The Facts About Freezing Eggs and Embryos
If you're interested in getting pregnant, but not right now, you'll be pleased to know you have some options: freezing eggs or embryos. Advances in fertility medicine allow women to preserve the viability of their reproductive material until they are ready to have a baby.
Freezing reproductive material is a great option for single mothers, same-sex partners and women who want to prolong fertility.
Should I freeze my eggs or embryos?
If you're unsure which option is better for you, eggs or embryos, you may want to consider the level of flexibility you want in the future. Embryo cryopreservation requires that fertilization happens before freezing, so this option requires you to determine the father of your child when you undergo the process rather than when the pregnancy takes place. If you want to decide who will be the sperm provider at a later date, freezing your eggs might be a better choice.
Fertilizing an embryo adds further complexity to the situation for some couples, depending on their beliefs. If you decide not to use the frozen reproductive material at a later date, you might feel more comfortable discarding unfertilized eggs rather than discarding a frozen embryo. Or it may not make a difference to you and your potential partner. Before making a decision, that aspect may be something to consider.
The last factor to consider is cost. While the costs of in vitro fertilization (IVF) vary widely, freezing embryos—compared to freezing eggs—is typically going to cost a few thousand dollars more.
Both options are completely valid and work for people in different stages of life and situations. So talk to your doctor, do your research and consider the options with your partner before making a decision.
The first step: IVF
IVF allows women to fertilize their reproductive material in a laboratory rather than inside a woman's body. This process includes ovarian stimulation, egg retrieval and fertilization. Freezing eggs and freezing embryos both require egg retrieval, but women who want to freeze their eggs do not require in vitro fertilization.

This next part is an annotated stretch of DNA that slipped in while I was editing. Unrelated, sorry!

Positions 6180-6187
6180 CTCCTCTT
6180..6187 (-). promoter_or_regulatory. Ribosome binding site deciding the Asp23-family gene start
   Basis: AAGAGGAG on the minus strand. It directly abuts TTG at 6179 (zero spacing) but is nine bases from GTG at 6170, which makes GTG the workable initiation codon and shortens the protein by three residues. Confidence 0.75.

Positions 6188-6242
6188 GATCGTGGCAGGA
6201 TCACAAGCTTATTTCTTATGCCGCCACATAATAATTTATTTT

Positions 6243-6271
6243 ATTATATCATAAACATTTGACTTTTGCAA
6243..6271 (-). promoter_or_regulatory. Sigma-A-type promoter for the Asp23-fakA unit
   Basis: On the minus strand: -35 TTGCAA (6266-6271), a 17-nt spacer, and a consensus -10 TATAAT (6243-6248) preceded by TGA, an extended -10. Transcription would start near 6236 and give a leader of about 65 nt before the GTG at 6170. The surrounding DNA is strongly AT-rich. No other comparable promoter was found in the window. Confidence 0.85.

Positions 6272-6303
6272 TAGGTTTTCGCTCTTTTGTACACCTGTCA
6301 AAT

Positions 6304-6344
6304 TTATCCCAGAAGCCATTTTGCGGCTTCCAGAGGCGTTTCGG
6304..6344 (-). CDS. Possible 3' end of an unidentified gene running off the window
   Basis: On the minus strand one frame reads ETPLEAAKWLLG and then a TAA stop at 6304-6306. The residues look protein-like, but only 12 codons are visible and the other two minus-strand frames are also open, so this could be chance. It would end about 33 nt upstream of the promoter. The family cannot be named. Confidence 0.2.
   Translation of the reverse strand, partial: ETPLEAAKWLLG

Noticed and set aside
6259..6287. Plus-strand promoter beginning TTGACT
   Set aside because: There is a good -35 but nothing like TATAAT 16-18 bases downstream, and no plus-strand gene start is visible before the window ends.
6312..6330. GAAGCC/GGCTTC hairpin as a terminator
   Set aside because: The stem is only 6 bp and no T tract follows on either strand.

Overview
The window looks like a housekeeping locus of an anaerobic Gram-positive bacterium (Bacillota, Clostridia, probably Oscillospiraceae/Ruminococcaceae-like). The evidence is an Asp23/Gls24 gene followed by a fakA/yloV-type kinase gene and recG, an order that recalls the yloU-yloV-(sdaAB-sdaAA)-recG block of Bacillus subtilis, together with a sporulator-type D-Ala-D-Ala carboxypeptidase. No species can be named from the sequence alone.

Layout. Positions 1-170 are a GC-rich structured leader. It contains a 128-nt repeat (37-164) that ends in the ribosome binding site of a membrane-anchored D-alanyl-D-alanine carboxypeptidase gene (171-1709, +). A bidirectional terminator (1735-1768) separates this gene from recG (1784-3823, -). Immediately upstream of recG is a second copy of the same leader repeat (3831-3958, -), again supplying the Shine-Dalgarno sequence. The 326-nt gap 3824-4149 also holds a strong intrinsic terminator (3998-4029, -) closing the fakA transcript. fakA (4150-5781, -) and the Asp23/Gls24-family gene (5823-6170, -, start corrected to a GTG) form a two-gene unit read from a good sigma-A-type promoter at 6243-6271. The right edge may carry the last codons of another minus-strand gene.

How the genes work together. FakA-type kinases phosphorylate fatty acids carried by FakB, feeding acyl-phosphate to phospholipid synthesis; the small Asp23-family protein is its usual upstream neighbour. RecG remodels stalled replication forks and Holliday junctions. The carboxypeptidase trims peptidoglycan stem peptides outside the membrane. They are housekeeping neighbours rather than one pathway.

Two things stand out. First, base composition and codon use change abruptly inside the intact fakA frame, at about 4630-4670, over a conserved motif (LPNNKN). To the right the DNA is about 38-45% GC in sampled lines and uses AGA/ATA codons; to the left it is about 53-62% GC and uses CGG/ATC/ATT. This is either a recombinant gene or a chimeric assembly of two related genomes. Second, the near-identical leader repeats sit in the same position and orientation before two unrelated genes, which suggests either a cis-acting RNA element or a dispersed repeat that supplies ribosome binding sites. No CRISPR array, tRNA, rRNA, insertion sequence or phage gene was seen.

Typically, the female reproductive system releases only one egg, or oocyte, per ovulation cycle. Not every egg is healthy and guaranteed to develop into a viable embryo, so a medical professional will prescribe fertility drugs to stimulate the ovaries to release multiple mature eggs. More eggs mean a greater likelihood of finding healthy eggs, which means a greater likelihood of fertilization and development. Women typically self-administer these reproductive hormones at home via injection for seven to 10 days. A carefully timed shot of the pregnancy hormone human chorionic gonadotropin (hCG) triggers the final stages of maturation, and the eggs are ready to be retrieved.
Using a transvaginal, ultrasound-guided needle, a doctor aspirates or sucks an egg from each stimulated ovarian follicle. During this process, roughly 10 to 15 eggs are retrieved for fertilization.
At this point, the process diverges into collecting eggs or fertilizing embryos. If choosing to freeze your eggs, the eggs will be removed from your body and then frozen with liquid nitrogen. This freezing process will stop all activity in the egg from maturing. As women age, so do the eggs inside them. Freezing your eggs at a time when your eggs are young and viable can increase your chances of fertility at a later time.